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Blaschka Glass Marine Creatures Exhibition Opens May 2016 at Corning Museum of Glass

Press Center

March 2, 2016
Fragile Legacy: The Marine Invertebrate Glass Models of Leopold and Rudolf Blaschka to Feature Delicate Marine Models and Rarely Seen Drawings of Ocean Life from the 19th Century

In May 2016, The Corning Museum of Glass (CMoG) will present Fragile Legacy: The Marine Invertebrate Glass Models of Leopold and Rudolf Blaschka, an exhibition featuring nearly 70 exquisitely detailed glass models of marine invertebrates made by the legendary father-and-son team. Created as scientific teaching aids in the late 19th century, the models capture the diversity and splendor of aquatic life more than 100 years ago. On view at CMoG from May 14, 2016, through January 8, 2017, the exhibition will also feature nearly three dozen of the Blaschkas’ rarely displayed original drawings of sea creatures from the collection of the Museum’s Rakow Research Library, as well as a selection of flameworking instruments from their studio in Dresden, Germany. Alongside the historic material, videos and a digital interactive element will inspire visitors to explore the intersections of art and science, enter into the world of glass conservation, and posit important questions about marine conservation. 

“As CMoG is the world’s premier institution for the study of glass, we’re proud to exhibit Leopold and Rudolf Blaschka’s stunning marine creations. Their innovative work has impacted art and science for generations, and still inspires artists and scientists today,” said Dr. Marvin Bolt, co-curator of Fragile Legacy and CMoG’s curator of science and technology. "In addition to illustrating the connections between the Blaschkas and marine biology research, the exhibition will look at the tools, techniques, and processes used to develop these unparalleled models.” 

“The fragile, intricately–detailed, and colorful sea creatures on view—including anemones, octopi, sea stars, and even sea slugs—will illustrate the Blaschkas’ still-unmatched expertise with glass as a medium, while also transporting audiences to a hidden world beneath the sea more than 100 years ago,” added Alexandra Ruggiero, the exhibition’s co-curator and CMoG curatorial assistant. “The fragility of both the sea creatures and the glass models motivated our efforts to highlight stories of marine and glass conservation within the exhibition.”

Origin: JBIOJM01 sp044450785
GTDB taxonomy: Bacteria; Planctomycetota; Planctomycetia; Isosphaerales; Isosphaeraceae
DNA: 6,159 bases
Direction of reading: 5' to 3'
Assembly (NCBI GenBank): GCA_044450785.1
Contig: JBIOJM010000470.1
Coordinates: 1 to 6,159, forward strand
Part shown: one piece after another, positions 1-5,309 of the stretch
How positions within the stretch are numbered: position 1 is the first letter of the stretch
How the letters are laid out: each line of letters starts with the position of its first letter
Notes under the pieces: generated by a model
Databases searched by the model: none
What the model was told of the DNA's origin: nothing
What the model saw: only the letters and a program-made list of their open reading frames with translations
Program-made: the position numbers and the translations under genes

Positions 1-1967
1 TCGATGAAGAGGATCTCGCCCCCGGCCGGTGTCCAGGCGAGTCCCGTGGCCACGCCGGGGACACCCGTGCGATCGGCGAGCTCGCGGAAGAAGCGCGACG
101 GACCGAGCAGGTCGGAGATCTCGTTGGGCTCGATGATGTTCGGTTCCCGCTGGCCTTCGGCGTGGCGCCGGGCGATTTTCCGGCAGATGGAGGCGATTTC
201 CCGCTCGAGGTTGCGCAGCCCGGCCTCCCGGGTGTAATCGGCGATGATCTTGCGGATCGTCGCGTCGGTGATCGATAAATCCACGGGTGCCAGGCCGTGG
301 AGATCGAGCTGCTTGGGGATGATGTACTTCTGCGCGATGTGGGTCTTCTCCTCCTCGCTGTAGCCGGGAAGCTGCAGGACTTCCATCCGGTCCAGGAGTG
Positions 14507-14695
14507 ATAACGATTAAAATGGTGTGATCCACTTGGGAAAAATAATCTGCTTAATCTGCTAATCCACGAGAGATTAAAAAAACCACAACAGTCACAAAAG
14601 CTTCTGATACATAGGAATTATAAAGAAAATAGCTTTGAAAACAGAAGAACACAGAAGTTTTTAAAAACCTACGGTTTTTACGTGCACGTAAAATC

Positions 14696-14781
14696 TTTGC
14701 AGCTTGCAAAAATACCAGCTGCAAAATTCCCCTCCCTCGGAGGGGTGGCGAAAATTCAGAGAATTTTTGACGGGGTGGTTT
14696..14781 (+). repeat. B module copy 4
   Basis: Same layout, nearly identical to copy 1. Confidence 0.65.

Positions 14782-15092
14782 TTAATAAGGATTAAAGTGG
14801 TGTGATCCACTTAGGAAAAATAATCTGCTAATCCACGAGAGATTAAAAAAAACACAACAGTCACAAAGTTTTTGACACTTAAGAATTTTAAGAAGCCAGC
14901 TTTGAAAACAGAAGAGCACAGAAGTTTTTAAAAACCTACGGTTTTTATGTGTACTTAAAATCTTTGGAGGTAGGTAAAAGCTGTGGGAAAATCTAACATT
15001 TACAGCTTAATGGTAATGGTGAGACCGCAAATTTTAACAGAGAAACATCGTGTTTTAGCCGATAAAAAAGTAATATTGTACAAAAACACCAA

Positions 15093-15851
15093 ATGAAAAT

Featuring gallery space designed by Annabelle Selldorf and Sara Lopergolo, exhibition designers and partners at Selldorf Architects, Fragile Legacy will include:

  • A room of nearly four dozen glass invertebrate models, evoking the sense of an underwater scene
  • A dozen models in specially built cases, lit to highlight their vivid colors and delicate forms
  • Spectacular photographs of the Blaschkas’ fragile radiolarian models by contemporary artist Guido Mocafico: highlighting their stunning aesthetic and precise scientific features

Well known in the U.S. for creating the now-celebrated Ware Collection of glass flowers at Harvard University, the Blaschkas rendered their marine invertebrates with astonishing accuracy, using flame-working techniques that are still not fully understood. Fragile Legacy will trace the evolution of their practice, and feature many of their original instruments and materials, including Rudolf’s workbench, bottles of powdered glass used to create a rich variety of colors, and matchboxes containing individual elements they prefabricated and later assembled. An early example of a marine invertebrate model, an anemone, contrasts with later, more sophisticated pieces, like the fluid Synapta maculate, a sea cucumber bursting forth with its mouth ringed in spiny tentacles, illustrating the considerable increase in their abilities to portray these species.

Rarely exhibited drawings from the Leopold and Rudolf Blaschka Archive at CMoG’s Rakow Research Library are another highlight of Fragile Legacy. Characterized by a delicacy of line, these pencil, watercolor, colored pencil, and ink studies, complete with notes and marginalia by the Blaschkas themselves, served as preparatory sketches for the glass models. The drawings derived from a variety of sources, including published illustrations by naturalists, preserved invertebrates, and living creatures observed in their natural habitat or from within the Blaschkas’ in-studio aquarium. Several of the models in Fragile Legacy will be accompanied by their preparatory drawings, including the Cladonema radiatum (Blaschka Nr. 141), a small seajelly with with jewel-like polyps on its tentacles, and the Aeolis papillosa (Blaschka Nr. 369), a sea slug whose shape and features account for its nickname, the “shag rug nudibranch.”